Academic journal article Journal of Counseling and Development : JCD

Culturally Relevant Advising: Applying Relational-Cultural Theory in Counselor Education

Academic journal article Journal of Counseling and Development : JCD

Culturally Relevant Advising: Applying Relational-Cultural Theory in Counselor Education

Article excerpt

A greater number of students are enrolling in counselor education doctoral programs; however, the current number of graduates may not reflect higher enrollment trends (Council for Accreditation of Counseling and Related Educational Programs [CACREP], 2013). In an extensive literature review, Creighton, Creighton, and Parks (2010) identified the attrition rates of doctoral students as a major concern in graduate education. Across degree programs, the attrition rate has been estimated as high as 50% (Smallwood, 2004). Additional research suggests that these percentages may be higher for women, students of color, and other underrepresented groups (Lage-Otero, 2005). The importance of diversity within the counseling profession is reflected in counselor education program standards (CACREP, 2009) and in the actions of international counseling organizations. For example, in an effort to attract doctoral students from diverse backgrounds, the National Board for Certified Counselors (NBCC) established the Minority Fellowship scholarship program in 2012 (NBCC, 2014). Despite the emerging focus on attracting and maintaining students from diverse backgrounds, few in counselor education have examined effective approaches for addressing the needs of counselor education doctoral students from underrepresented populations once they are enrolled.

Emerging across several qualitative and descriptive investigations is the vital role a close, supportive relationship with a faculty member plays in the experience of students from underrepresented backgrounds within counselor education doctoral programs (Haizlip, 2012; Henfield, Owens, & Witherspoon, 2011; J. K. Miller & Stone, 2011; Protivnak & Foss, 2009; Robinson, Lewis, Henderson, & Flowers, 2009). For example, in a large qualitative study with 141 ethnically diverse counselor education doctoral students, Protivnak and Foss (2009) reported that students experience support and guidance when relationships between faculty members and students are valued and prioritized. Conversely, students lacking supportive relationships with faculty members experience feelings of isolation and marginalization (Protivnak & Foss, 2009). J. K. Miller and Stone (2011) interviewed 10 doctoral students of color in family therapy programs and found that faculty relationships may affect the decision to remain in the program or even pursue a career in counselor education. In most doctoral programs, relationships between students and faculty are developed through the advising role (Creighton et al., 2010; Schlosser, Lyons, Talleyrand, Kim, & Johnson, 2011). Advisors within counselor education are an integral part of student matriculation from admission to graduation (Choate & Granello, 2006; Warnke, Bethany, & Hedstrom, 1999), with CACREP (2009) requiring an assigned faculty advisor throughout a student's program of study.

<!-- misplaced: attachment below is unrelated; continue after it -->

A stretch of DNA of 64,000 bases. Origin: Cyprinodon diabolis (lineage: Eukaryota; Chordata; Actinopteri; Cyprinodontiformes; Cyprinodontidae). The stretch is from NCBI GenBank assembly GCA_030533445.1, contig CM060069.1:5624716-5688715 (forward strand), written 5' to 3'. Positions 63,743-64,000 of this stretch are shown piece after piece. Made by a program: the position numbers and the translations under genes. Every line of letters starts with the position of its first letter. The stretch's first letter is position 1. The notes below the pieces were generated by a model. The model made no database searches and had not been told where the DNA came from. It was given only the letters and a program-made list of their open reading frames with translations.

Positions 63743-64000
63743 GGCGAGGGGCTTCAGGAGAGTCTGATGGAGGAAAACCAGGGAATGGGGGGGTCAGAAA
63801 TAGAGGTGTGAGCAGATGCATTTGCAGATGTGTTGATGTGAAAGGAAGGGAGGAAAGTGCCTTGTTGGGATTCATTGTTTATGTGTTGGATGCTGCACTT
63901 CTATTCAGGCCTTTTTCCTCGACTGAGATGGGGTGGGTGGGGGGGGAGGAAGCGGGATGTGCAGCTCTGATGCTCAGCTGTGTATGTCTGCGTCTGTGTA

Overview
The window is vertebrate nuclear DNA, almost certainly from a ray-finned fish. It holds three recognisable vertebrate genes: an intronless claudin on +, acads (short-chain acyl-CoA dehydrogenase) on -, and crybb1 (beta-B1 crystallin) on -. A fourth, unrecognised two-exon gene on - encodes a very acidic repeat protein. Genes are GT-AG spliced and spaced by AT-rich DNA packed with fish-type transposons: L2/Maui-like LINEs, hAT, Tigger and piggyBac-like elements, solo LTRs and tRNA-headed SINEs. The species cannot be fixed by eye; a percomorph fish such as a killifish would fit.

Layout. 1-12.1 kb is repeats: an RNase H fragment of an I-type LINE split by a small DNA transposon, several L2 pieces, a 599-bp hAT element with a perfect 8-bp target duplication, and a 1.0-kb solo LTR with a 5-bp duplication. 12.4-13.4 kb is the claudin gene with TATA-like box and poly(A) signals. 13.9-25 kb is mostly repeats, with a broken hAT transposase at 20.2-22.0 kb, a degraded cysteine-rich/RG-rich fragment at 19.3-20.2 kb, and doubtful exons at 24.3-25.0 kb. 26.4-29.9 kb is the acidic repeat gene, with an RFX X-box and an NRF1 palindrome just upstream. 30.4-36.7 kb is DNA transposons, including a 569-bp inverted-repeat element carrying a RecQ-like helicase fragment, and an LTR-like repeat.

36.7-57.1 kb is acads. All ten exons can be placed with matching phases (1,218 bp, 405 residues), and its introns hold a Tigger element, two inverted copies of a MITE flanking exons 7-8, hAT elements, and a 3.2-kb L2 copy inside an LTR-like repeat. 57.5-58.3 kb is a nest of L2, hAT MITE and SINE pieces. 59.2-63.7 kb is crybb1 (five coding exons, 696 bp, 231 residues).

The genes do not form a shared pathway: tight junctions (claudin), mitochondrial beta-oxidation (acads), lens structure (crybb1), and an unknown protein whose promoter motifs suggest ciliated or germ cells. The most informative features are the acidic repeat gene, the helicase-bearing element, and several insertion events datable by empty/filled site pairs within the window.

Currently, there is a high likelihood that a student from an underrepresented background receives advising from a faculty member from a majority background (J. K. Miller & Stone, 2011). Students from underrepresented populations may have unique advising needs separate from those of dominant-culture peers (Butler, Evans, Brooks, Williams, & Bailey, 2013; Henfield et al., 2011; Warnke et al., 1999), such as difficulty developing relationships with faculty and cohort members (Henfield et al., 2011; Robinson et al., 2009), experiencing a lack of consideration of diverse perspectives within the program (Henfield et al., 2011; Protivnak & Foss, 2009), faculty evaluating from a deficit rather than strengths perspective (Robinson et al., 2009), and pressure to conform to the departmental culture and values (Casto, Caldwell, & Salazar, 2005; Protivnak & Foss, 2009). The lack of representation in higher education among women and people of color in positions of power (Bradley & Holcomb-McCoy, 2004) may further contribute to feelings of isolation among underrepresented students. …

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